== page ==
College football rankings: OU’s O-line better than OK; Notre Dame better learn to stop the run

Meet the new poll. Same as the old poll.

That’s the storyline after the second Associated Press poll surfaced on Tuesday afternoon, and all of the top seven teams remained unchanged from the preseason poll.

Of course, there wasn’t much reason for voters to do anything but carbon copy their earlier entries — the only top 25 team that lost was Oregon, and the Ducks looked good in racing out to an early edge over Auburn. Tigers’ freshman Bo Nix showed he was more than ready for the spotlight, however, playing the role of hero in leading Auburn to a score in the final seconds at Jerry World.


With its victory, Auburn jumped up a few rungs on the ladder, and the Tigers now hold the No. 10 spot in the poll. Florida, which didn’t score many style points in a win over Miami, slipped three spots to No. 11, and the only other marked decline for a winning team was for Iowa State, which needed triple OT to beat Northern Iowa. The Cyclones slipped four spots to No. 25.


• Jalen Hurts sure didn’t miss a beat when he went from an NFL franchise (Alabama) to a major college program (Oklahoma). Hurts unveiled improved abilities as a passer, all to go with his already stellar rushing instincts.

But Hurts also got plenty of help making the transition from an offensive line at Oklahoma that had its way during a 49-31 victory over Houston. In fact, as it says in this column by The Oklahoman’s Berry Tramel, Houston coach Dana Holgorsen was mighty impressed — and that’s coming from a coach who has considered Oklahoma to be a thorn in his side for years.

“The O-line’s better than I thought,” Holgorsen said. “They’re going to be pretty good.”

Also, Hurts’ former teammates were happy to hear of his success. Sunday night, many Alabama team members were watching, but not to scout the Sooners. They were simply watching their former teammate.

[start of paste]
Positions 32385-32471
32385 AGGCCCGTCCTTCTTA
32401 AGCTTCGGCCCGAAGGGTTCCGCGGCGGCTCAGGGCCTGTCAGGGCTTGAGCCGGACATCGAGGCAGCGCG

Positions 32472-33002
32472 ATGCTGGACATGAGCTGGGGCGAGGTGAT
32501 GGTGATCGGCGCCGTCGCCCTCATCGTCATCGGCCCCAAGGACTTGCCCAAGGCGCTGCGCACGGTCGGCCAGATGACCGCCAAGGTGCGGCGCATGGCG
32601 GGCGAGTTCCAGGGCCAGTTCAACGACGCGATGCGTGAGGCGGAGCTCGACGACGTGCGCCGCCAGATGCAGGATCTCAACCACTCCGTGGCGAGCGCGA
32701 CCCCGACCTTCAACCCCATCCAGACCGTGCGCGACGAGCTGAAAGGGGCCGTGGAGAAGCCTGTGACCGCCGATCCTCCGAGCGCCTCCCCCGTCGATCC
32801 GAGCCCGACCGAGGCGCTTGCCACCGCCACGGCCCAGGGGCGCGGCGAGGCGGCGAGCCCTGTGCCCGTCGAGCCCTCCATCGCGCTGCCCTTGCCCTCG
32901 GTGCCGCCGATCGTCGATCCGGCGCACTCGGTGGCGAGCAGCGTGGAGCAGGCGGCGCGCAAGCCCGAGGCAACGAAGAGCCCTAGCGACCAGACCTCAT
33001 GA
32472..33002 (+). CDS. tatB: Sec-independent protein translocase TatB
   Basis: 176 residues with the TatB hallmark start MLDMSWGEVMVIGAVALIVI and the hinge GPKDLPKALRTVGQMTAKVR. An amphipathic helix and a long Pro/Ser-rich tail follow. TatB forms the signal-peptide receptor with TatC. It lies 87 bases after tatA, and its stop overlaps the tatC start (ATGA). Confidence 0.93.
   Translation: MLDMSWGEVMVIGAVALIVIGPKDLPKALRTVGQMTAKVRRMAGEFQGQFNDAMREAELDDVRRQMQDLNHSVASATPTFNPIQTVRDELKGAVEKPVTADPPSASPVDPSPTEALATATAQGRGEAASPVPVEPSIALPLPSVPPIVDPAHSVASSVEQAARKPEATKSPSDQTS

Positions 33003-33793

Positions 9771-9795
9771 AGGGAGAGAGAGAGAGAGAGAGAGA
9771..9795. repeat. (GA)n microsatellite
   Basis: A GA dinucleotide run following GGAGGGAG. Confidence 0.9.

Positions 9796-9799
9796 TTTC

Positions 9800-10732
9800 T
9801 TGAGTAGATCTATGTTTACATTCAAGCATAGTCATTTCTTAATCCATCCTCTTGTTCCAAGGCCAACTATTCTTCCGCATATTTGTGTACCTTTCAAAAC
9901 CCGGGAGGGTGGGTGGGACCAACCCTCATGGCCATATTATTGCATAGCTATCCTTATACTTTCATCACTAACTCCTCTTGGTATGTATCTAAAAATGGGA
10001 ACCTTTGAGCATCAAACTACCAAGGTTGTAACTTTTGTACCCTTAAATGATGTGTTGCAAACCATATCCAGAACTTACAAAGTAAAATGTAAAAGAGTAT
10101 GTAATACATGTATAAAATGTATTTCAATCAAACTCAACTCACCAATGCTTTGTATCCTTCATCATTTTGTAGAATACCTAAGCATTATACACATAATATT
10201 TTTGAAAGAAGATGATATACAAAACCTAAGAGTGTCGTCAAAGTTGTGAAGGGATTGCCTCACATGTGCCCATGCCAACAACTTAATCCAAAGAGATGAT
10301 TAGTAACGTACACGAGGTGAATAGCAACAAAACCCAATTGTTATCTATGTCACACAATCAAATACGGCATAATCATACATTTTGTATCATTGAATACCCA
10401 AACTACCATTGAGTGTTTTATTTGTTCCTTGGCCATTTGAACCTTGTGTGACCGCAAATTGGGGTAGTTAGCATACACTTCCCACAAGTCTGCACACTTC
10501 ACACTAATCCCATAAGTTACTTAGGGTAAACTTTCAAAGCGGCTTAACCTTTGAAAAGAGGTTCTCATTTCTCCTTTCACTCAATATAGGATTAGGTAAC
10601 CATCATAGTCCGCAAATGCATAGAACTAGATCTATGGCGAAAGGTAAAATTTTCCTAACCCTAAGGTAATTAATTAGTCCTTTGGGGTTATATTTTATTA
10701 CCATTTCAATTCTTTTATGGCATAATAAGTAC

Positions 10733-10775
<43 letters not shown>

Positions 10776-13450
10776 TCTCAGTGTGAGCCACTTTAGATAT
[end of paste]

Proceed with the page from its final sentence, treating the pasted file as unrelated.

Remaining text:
• Speaking of Alabama, it might not have the same push upfront it’s had in recent seasons, even though the offense should be just as potent. 

Tuscaloosa News columnist Cecil Hurt said after the Tide’s 42-3 victory, “… when watching the replay of the Duke game, there were not a lot of instances where the running back hit the hole with authority and moved forward. Too often, the Alabama backs seemed to meander through downtown Atlanta like I-85.”

But don’t exactly go crying the Tide a river just yet. Alabama opened as an eight-touchdown favorite over New Mexico State for this Saturday’s contest.

• As anyone who’s ever laid down a wager can tell you, the SEC gets plenty of preferential treatment when it comes to oddsmaking, but is the conference truly something special or simply top-heavy? 

Missouri’s loss at Wyoming helps make the latter case. The Tigers fell behind, then tried to rally in Laramie, only to wind up on the wrong end of a 37-31 decision that leads many to think it might be a long year in Columbia.

 “Am I allowed to use expletives?” Tigers senior linebacker and co-captain Cale Garrett said when asked to describe his emotions after the loss.

• So, what do we make of quarterback Ian Book and Notre Dame, putting the labor in Labor Day through the first half at Louisville, yet still emerging with a comfortable 18-point win?

Are the Irish ready for another playoff run?

Eric Hansen of the South Bend Tribune said that it wasn’t just Book’s shaky play that should worry Notre Dame fans.

No matter who Book becomes over the next 11 games, it won’t be enough to coax a playoff run — of even a New Year’s Six berth — if the Irish run defense can’t transform quickly and dramatically.


• If Lee Corso is en route to Austin, there must be a big game in the offings. College GameDay has made the Red River Rivalry with Oklahoma an integral part of its lineup, but trips to Austin have been few and far between. In fact, it’s been since 2009 since the ESPN crew has been on-site, but a matchup between the ninth-ranked Longhorns and No. 6 LSU was enough to force those plans.

Sure, Texas has a Heisman longshot in quarterback Sam Ehlinger, but the real issue for the Longhorns behind the stocky signal-caller, where injuries have taken a tremendous toll (see audio below). If Keaontay Ingram gets nicked up, LSU could be in an advantageous position. But remember this, Texas coach Tom Herman has been best when leading underdogs and the atmosphere in Austin should be electric.